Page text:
TRUCKEE, Calif. – Not only has heavy snow not taken the weekend off in California's Sierra Nevada, but it's working right into Monday as well, as a stubborn low-pressure system continues to swirl just off the Northern California coast.
Already, 1 to 4 feet of snow has fallen in the mountains from the moisture-laden storm that also brought drenching rains to the California lowlands over the weekend. Sierra at Tahoe led the way with 43 inches of new snow in just 24 hours over the weekend and netted another 6 inches Sunday into Monday. Several elevated areas reported 6-10 inches of new snow late Sunday though Boreal and Soda Springs ski resorts each added 22 inches of snow by Monday morning.
California transportation officials highly discouraged mountain travel due to heavy snow and gusty winds. Multiple spinouts and crashes closed Interstate 80 and other highways that traverse the Sierra over the weekend, and travel was forecast to remain challenging through much of Monday.
Winter Weather Advisories have been extended across the Sierra and Northern California's Siskiyous Mountains into Monday afternoon and could be extended into Tuesday as snow showers stubbornly linger.
Snow will become more showery later Monday and into Tuesday but could provide brief bursts of winter weather conditions.
Ferocious wind gusts made for near-blizzard or whiteout conditions at times over the weekend, with gusts in the passes reaching 50 to 65 mph. A gust at Conway Summit along U.S. Highway 395 hit 81 mph, while Mill Canyon in California's Mono County recorded a gust of 99 mph. Even northwestern Reno, Nevada, clocked a gust of 68 mph.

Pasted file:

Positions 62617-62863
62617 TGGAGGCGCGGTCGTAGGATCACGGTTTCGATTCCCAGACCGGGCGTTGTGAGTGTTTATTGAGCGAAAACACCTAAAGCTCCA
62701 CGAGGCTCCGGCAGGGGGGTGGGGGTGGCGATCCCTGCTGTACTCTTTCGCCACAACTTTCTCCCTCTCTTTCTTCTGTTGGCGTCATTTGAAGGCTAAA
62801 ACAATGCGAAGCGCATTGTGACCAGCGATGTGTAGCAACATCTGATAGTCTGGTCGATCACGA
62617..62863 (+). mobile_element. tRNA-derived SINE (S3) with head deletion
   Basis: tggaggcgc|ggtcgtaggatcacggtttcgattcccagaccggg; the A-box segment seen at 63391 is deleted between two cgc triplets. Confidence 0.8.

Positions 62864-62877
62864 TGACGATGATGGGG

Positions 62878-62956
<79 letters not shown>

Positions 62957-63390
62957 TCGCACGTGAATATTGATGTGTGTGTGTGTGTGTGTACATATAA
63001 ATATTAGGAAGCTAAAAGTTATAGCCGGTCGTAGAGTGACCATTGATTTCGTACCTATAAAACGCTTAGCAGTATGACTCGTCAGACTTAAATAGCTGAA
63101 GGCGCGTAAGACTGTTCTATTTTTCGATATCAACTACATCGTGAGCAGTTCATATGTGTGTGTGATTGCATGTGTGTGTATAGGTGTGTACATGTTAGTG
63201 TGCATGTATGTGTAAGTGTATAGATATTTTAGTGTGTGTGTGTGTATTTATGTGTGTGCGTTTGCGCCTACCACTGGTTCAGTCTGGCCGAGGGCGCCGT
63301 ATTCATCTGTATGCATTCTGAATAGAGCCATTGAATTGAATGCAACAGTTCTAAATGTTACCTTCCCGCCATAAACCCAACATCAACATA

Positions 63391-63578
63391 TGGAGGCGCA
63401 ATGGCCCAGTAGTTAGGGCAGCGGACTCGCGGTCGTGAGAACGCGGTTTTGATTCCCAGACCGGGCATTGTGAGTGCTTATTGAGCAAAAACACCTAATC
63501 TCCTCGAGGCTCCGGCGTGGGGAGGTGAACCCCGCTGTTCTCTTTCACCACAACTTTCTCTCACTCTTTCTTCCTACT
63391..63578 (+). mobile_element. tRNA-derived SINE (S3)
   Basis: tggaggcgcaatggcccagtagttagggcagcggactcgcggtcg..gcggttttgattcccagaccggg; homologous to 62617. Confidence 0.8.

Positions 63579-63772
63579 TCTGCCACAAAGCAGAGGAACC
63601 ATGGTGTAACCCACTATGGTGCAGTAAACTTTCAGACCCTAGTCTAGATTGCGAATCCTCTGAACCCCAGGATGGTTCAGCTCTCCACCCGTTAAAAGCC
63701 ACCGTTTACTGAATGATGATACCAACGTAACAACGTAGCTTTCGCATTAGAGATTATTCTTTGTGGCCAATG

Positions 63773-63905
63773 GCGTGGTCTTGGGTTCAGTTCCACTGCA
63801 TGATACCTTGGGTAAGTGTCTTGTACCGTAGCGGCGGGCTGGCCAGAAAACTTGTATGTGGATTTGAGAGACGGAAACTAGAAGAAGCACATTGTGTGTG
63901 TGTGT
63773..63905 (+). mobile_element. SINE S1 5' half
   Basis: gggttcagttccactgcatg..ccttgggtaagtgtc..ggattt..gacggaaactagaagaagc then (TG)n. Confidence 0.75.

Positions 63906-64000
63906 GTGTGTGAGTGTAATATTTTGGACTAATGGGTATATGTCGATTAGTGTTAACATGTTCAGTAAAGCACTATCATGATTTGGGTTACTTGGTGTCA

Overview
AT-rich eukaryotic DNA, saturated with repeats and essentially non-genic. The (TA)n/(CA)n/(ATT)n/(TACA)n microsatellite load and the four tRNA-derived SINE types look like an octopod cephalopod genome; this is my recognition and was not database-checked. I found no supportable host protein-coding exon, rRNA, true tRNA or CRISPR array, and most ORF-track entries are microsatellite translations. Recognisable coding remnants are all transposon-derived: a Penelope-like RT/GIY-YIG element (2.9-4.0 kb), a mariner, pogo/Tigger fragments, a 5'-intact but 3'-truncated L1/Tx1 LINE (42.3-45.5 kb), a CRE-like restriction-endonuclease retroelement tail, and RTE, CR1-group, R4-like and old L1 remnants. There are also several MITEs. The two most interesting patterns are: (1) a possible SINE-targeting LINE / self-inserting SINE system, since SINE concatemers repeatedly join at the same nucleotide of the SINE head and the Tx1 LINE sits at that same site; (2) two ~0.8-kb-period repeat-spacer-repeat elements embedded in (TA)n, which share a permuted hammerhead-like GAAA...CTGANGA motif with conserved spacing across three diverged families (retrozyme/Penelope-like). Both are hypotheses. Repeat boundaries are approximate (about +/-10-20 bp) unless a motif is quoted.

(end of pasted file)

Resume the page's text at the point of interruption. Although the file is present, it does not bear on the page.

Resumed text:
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In the California lowlands, rainfall totals reached around 1-2 inches in the Bay Area and Sacramento, with higher amounts in the coastal hills.
Rock and mudslides damaged California's iconic Highway 1 in Monterey and San Luis Obispo County, according to CalTrans. The highway is now closed from about 2.5 miles south of Big Sur to Ragged Point.
Even Southern California residents had to dust off their umbrellas, provided they own one, as measurable rain fell in the Los Angeles area Sunday – over a tenth of an inch at LAX.
Despite the travel headaches, the storms have had some good news.
The beneficial rains helped at least put a small dent in the ongoing drought. And the snowpack is off to a great start this fall west of the continental divide. Most mountains have seen between 100% and 300% of their average snow-to-date.
Northern, Central and Southern California snowpacks are all above 100%, but FOX Weather meteorologist Craig Herrera explained this trend needs to continue.
"We hope that it keeps going," Herrera said. "Last season, it did great in December and shut off in January and February."